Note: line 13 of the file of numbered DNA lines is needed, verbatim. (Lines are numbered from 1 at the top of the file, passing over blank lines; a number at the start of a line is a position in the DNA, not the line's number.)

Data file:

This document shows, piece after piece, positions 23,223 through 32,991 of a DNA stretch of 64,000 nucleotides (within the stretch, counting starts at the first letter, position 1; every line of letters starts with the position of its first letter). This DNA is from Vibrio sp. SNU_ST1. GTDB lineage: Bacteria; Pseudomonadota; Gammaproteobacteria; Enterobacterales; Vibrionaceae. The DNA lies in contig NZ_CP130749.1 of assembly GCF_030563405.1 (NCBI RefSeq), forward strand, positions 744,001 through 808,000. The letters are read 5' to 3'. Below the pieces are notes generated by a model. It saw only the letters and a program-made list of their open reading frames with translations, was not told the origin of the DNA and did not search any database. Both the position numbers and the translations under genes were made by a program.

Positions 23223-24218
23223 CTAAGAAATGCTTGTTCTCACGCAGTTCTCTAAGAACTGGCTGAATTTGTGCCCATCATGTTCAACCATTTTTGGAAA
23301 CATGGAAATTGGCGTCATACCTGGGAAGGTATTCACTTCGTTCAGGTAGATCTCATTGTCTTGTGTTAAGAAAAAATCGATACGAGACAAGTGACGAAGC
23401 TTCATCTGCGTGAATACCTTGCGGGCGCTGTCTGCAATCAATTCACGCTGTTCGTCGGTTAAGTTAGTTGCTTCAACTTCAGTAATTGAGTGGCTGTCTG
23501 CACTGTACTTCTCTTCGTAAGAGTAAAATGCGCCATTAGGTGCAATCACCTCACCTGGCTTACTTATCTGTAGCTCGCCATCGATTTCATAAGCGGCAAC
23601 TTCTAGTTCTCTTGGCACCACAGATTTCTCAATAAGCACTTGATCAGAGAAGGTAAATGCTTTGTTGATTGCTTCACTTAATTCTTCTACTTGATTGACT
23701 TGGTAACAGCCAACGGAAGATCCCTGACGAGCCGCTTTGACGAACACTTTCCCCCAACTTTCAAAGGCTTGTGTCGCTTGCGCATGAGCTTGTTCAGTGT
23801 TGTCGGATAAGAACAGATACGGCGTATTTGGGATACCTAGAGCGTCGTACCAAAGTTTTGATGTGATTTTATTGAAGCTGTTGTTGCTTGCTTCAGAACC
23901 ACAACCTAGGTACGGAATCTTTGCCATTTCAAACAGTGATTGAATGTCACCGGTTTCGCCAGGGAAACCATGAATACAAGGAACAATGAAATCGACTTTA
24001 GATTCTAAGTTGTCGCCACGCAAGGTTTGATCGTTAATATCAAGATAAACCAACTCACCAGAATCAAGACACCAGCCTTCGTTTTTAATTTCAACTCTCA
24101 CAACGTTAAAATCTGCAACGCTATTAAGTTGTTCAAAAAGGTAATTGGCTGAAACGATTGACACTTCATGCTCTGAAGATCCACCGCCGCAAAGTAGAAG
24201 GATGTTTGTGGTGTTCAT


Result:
24201 GATGTTTGTGGTGTTCAT